"Se gli uomini non nutrono un ideale in un mondo migliore perdono qualcosa.
L'umanità non potrebbe funzionare senza le grandi speranze, le passioni assolute."
Eric J. Hobsbawm

venerdì 8 gennaio 2010

Value Life Cycle...and beyond by Francesco Zanotti

No one wants to go to the moon anymore...

...and America has already been discovered!

At the beginning of the Third Millennium something incredible is happening!
Against a terrific explosion of new worlds in most organizations there is a dramatic feeling of the end of History!

Why does it happen?

The answer lies in a new way of looking at “systems”, which is totally different from the system science born and practiced in the USA.
This new theory reveals that any complex system has an evolution which is the “sum” of two processes.

The first one is the birth process: the components of the future system (which are, in their turn, complex systems) start talking to each other.
This conversation is inspired by the environment but takes place among the components of the future system only.
At the beginning of the process the conversation is open: new talkers are accepted.
As the conversation becomes, in its turn, complex, new talkers find more and more trouble in being accepted.
At the end of the birth process (which is, let’s repeat, a conversation process) the system has been established. This means that components (the talkers) of the system recognize the system as the only reality available to them. The system acquires definite borders.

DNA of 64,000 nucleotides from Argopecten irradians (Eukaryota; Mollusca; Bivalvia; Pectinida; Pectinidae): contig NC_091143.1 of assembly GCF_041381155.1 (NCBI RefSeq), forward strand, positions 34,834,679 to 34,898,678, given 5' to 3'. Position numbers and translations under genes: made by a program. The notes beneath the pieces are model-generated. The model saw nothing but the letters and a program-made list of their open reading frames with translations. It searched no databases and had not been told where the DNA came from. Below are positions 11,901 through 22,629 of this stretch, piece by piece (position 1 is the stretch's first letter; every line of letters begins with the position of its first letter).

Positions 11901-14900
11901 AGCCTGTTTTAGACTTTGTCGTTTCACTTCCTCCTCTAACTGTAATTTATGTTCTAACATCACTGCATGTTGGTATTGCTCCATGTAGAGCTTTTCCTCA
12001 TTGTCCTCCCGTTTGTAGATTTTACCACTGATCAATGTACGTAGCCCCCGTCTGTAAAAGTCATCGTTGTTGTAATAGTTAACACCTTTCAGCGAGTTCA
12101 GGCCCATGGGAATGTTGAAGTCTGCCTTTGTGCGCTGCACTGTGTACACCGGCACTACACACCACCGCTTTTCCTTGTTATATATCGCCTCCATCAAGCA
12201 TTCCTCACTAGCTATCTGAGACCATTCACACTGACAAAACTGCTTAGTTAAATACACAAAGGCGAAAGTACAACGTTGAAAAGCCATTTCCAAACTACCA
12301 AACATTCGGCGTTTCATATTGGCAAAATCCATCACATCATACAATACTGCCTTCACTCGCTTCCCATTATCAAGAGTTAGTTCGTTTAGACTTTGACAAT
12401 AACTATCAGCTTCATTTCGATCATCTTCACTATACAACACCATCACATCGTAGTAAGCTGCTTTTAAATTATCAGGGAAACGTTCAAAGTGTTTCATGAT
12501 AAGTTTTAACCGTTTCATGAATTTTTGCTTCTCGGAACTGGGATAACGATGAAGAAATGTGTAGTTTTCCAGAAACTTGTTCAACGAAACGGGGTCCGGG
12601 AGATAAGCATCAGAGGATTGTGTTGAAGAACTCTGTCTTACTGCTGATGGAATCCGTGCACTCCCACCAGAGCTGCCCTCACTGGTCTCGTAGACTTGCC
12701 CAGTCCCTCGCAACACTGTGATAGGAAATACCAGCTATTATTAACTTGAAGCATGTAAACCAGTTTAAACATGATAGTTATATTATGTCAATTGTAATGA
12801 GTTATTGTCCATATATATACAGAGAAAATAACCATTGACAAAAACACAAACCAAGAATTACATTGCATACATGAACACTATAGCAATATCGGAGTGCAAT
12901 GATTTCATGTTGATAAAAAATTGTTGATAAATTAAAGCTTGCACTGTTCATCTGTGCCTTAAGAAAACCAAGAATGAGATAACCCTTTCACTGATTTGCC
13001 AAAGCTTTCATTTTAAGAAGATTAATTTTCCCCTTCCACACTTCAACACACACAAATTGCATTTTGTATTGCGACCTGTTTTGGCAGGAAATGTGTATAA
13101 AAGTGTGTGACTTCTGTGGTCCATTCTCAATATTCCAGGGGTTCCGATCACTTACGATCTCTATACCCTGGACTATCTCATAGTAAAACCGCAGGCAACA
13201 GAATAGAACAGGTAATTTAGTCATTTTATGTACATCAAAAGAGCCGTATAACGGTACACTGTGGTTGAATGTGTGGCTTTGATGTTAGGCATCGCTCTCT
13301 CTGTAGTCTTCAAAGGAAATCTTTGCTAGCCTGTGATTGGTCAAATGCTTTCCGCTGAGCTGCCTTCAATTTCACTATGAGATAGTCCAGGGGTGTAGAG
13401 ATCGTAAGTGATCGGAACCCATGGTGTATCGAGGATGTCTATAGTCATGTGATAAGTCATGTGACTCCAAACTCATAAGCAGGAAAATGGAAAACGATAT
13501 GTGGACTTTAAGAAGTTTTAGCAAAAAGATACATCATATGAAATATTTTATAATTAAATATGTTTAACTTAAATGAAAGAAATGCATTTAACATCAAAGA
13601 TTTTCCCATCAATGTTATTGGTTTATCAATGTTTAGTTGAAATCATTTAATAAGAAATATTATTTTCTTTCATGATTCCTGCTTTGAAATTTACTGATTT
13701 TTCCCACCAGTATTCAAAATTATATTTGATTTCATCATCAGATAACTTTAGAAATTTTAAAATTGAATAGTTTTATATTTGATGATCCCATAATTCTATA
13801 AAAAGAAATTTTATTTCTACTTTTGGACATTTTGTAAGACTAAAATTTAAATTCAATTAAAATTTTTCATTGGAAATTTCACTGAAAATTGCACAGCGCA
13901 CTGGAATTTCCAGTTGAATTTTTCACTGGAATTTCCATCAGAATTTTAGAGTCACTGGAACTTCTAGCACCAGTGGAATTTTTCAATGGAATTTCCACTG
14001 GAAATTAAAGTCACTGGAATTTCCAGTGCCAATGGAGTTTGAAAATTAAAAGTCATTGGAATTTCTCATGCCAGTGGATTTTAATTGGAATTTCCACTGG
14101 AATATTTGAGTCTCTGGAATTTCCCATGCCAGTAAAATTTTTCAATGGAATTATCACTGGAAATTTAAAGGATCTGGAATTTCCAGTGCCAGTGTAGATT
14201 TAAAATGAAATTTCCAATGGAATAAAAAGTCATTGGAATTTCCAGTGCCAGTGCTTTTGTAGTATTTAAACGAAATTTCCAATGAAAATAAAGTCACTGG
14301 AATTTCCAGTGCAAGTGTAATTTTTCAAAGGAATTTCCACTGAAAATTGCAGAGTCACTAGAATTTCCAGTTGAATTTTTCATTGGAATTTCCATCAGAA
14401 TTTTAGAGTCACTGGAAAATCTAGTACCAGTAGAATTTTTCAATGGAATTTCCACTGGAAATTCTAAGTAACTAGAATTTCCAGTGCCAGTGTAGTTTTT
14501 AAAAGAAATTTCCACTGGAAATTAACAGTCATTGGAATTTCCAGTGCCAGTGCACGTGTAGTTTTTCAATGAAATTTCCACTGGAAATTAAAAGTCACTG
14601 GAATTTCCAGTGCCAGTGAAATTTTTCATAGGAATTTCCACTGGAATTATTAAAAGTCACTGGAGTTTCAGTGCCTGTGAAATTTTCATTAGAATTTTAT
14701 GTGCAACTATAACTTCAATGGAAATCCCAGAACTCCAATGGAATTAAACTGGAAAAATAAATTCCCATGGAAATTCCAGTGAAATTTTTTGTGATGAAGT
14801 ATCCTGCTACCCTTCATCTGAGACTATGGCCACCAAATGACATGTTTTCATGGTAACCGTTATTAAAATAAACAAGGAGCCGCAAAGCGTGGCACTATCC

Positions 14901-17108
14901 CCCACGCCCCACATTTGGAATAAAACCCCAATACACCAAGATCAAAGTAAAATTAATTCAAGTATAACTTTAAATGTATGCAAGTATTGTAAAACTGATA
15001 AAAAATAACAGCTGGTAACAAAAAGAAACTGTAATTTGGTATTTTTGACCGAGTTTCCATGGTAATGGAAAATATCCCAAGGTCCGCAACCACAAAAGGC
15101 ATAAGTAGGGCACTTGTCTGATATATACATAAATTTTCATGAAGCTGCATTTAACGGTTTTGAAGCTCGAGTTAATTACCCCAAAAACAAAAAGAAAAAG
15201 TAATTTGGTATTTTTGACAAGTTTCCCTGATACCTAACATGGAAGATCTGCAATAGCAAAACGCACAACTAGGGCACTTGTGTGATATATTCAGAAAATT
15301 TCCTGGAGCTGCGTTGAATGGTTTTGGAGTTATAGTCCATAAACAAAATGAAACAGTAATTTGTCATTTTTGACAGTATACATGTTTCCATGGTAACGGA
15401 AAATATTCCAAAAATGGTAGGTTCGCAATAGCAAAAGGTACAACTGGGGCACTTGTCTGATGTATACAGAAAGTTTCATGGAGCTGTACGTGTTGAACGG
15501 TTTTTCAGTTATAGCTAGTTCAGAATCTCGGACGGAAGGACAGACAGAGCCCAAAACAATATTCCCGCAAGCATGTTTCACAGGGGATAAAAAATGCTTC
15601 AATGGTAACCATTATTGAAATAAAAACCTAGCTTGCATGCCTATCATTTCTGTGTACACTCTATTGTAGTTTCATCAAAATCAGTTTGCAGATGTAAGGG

In scientific terms the birth process is an auto-poietic process.

Once borders have been established the second process starts. This is the death process.

Its dynamics is very simple. Conversation among same old talkers about same old themes (the system itself which cannot change due to the fact that borders have been established once and or all), on one hand becomes boring.
On the other hand conversation changes into conflict. In other words: instead of being a process of creation, conversation becomes a process of negotiation through which components of the system try to conquer the entire system.
Clearly the system, little by little, looses its meaning and, as a result, it looses its capacity of exchanging resources with the environment. So the system dies.
In scientific terms the death process is an auto-referential process.

By observing what is happening today with lenses of complex systems, it becomes clear why, in front of an explosion of opportunities, established systems (successful organizations and men) are firmly convinced that History has almost finished.
Or it will be finished in a very short time.

Chief executives and entrepreneurs seem to believe in Fate...

Your problem is that your enterprise is reducing its capacity of producing value.
What are the causes of this depressing problem?
There are two alternatives.

The first one is that the reduced capacity of producing value is caused by...Fate!
Well, no one talks explicitly in terms of Fate.
Experts discuss about two main macro-phenomena, deregulation and globalization, which make competition fiercer and fiercer.
The increasing level of the competitive battle forces the enterprise to invest more and more resources to increase its competitiveness.
Unfortunately, other competitors do the same. And, due to the fact that resources available to main competitors are almost similar, no competitor can hope to acquire a sustainable competitive advantage.